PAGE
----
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reverse a string in-place

 
C Halbe
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Can this be done in Java?
 
Brian Burress
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Not sure what you mean by "in place". If you mean without creating any new references in memory, then no as Strings are not mutable.
 
C Halbe
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Hi Brian,

Thanks for replying.

Yes, that's what I meant by "in-place". So I guess, if someone asks me how to reverse a string "in-place" I will have no choice but to implement it in C/C++, because in Java, while returning the reverse String we will create a new String.
 
Mike Simmons
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Right. On the other hand, if a "string" (without capitalization) can be represented as a char[] array, then you can certainly reverse that in place, pretty much the same as you can in C/C++. It's just that in Java that's not the standard way to represent a String.
 
Jeff Verdegan
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C Halbe wrote:So I guess, if someone asks me how to reverse a string "in-place" I will have no choice but to implement it in C/C++


Your other choice is to tell them to take a hike, as there's no good reason to ask for that, other than as an exercise when teaching some feature of the language or API, and since Java doesn't have that feature (at last not for String with a capital "S"), there's no point at all in asking it in Java.
 
C Halbe
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Jeff Verdegan wrote:
Your other choice is to tell them to take a hike.


LOL....I was just asking this because this is asked in interviews. If asked, I will have to show the implementation in other language, not Java.
 
Henry Wong
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C Halbe wrote:
Jeff Verdegan wrote:
Your other choice is to tell them to take a hike.


LOL....I was just asking this because this is asked in interviews. If asked, I will have to show the implementation in other language, not Java.



Personally, if this is asked in an interview, I wouldn't just give the "it can't be done in Java" response. I would kindly mention that strings are immutable and asked for more clarification on the question.

I would also ask to see if they are looking for a way to reverse a char array, without using temporary variables. And...

1. if they are looking to reverse an array,without another array, talk about swapping the elements -- using two indexes, one forward, one backwards. (or using one index variable)

2. If they don't even want a temporary char variable, then talk about using bit wise logic to swap the two elements. etc.

Basically, brainstorm. The goal is to show the interviewer your thinking process.

Henry

 
Campbell Ritchie
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Reversing a string in place is a common exercise for C/C++ programmers. It is quite possible the interviewer didn’t know it’s impossible in Java™.
 
Jesper de Jong
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If you'd have a StringBuilder or StringBuffer, then you it would be able to reverse the content of that in-place.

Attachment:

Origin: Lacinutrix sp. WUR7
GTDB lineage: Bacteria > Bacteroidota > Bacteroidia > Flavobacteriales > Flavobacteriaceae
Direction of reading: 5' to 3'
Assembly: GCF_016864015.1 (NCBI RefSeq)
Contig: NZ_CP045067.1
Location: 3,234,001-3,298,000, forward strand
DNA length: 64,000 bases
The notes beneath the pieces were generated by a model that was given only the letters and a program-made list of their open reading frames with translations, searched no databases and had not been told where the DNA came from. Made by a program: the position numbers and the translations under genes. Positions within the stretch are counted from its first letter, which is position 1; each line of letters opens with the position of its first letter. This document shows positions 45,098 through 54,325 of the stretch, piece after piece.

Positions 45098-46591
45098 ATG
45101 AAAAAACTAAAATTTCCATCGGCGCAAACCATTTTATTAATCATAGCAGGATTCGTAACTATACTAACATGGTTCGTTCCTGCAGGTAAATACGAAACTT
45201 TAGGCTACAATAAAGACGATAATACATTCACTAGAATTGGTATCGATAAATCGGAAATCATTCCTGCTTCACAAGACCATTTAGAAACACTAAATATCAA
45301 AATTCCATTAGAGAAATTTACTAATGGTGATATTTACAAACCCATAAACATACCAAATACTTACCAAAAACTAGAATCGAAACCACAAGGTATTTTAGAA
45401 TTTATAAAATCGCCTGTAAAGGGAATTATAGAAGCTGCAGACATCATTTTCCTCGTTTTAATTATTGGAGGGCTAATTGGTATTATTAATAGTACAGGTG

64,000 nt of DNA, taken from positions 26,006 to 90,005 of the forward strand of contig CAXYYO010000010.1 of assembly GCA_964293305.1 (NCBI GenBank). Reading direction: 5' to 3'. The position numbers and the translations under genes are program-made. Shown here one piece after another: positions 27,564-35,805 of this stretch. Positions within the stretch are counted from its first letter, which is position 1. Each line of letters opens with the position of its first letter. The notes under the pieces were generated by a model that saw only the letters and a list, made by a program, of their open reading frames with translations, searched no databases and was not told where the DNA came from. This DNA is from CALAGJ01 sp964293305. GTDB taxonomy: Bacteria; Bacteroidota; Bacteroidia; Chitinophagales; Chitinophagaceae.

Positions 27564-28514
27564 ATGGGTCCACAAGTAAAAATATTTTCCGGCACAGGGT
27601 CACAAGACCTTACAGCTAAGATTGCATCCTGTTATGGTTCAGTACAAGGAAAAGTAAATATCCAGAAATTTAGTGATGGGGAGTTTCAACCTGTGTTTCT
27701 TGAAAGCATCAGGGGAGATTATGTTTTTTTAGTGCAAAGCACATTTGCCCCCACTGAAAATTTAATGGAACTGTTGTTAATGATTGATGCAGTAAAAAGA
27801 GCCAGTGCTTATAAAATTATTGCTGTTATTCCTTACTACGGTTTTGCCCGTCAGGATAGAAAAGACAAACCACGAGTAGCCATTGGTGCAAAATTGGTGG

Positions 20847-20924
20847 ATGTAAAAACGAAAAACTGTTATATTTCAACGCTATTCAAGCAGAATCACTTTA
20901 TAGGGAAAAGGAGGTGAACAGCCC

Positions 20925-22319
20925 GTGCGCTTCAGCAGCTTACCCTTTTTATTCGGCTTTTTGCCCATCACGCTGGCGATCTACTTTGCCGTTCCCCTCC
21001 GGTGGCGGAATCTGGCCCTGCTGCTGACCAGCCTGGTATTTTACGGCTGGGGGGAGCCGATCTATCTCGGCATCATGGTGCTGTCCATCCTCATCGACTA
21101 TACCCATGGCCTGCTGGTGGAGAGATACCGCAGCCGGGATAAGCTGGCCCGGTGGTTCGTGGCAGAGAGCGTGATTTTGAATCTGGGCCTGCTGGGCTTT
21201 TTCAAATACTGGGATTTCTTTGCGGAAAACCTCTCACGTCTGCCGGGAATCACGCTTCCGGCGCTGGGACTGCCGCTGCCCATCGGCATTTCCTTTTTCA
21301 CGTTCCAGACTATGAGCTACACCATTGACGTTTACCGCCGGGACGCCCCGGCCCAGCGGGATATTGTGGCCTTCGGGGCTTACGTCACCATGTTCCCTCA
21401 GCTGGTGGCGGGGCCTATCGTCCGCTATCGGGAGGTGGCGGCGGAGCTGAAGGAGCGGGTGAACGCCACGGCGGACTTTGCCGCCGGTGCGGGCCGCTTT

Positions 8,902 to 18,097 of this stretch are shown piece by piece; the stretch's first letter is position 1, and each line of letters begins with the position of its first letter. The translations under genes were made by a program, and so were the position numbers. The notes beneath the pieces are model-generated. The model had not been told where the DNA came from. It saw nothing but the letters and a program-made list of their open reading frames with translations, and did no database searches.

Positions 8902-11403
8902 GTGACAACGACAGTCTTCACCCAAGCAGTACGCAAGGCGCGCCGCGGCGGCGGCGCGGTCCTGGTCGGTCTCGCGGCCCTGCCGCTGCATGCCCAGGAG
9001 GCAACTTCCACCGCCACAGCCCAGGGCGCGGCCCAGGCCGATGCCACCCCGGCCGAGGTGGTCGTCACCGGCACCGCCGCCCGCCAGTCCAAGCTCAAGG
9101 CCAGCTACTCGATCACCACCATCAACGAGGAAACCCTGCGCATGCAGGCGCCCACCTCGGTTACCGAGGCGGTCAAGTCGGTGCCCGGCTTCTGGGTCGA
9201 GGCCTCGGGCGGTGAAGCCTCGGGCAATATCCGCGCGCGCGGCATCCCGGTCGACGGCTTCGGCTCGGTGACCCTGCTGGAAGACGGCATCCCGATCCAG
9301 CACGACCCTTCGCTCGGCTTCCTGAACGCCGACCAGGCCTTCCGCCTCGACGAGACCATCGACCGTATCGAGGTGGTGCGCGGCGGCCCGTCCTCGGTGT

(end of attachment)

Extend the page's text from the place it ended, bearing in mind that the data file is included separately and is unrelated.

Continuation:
Mike Simmons
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Indeed - you can even use StringBuilder.reverse() to achieve this.
 
dennis deems
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Mike Simmons wrote:Indeed - you can even use StringBuilder.reverse() to achieve this.

That wouldn't be much of an exercise.
 
fred rosenberger
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Are they asking you to reverse a String in place, or a string in place? These are very different questions, and so my first questions would be to clarify what exactly they mean.
 
Mike Simmons
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Dennis Deems wrote:
Mike Simmons wrote:Indeed - you can even use StringBuilder.reverse() to achieve this.

That wouldn't be much of an exercise.

Sure, which is why I originally suggested considering a char[] array instead - as noted above, it's a standard C/C++ interview question, and if they want to see you do some actual coding, fine. But if they do allow you to use a StringBuilder or StringBuffer, then of course my first answer would be to simply use the already-existing library method. If that's not what they want, then that can be addressed in subsequent conversation. But there's no need to bypass the easiest and most obvious solution.
 
Campbell Ritchie
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I think only the C method with pointers is the only method which counts as “in place”; all the other suggestions involve moving the String somewhere else and reversing it there.
 
Mike Simmons
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The other solutions were assuming that a "string" is not necessarily a String, in which case it may not need to be moved anywhere. If it's a char[] array to begin with, you can keep using that same char[] array, no other objects.
 
Campbell Ritchie
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It’s easy enough to reverse a char[] in place; in fact, in C, what they call a string is really a *char or a char array. But remember in Java™ “An Array of Characters is not a String”.
 
Mike Simmons
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Campbell Ritchie wrote:But remember in Java™ “An Array of Characters is not a String”.

Yes, that point has been made, repeatedly - it's implicit in any comment that differentiates between a string and a String. But we don't know the actual intent of the original questioner (string or String?); we're just guessing and discussing possibilities.
 
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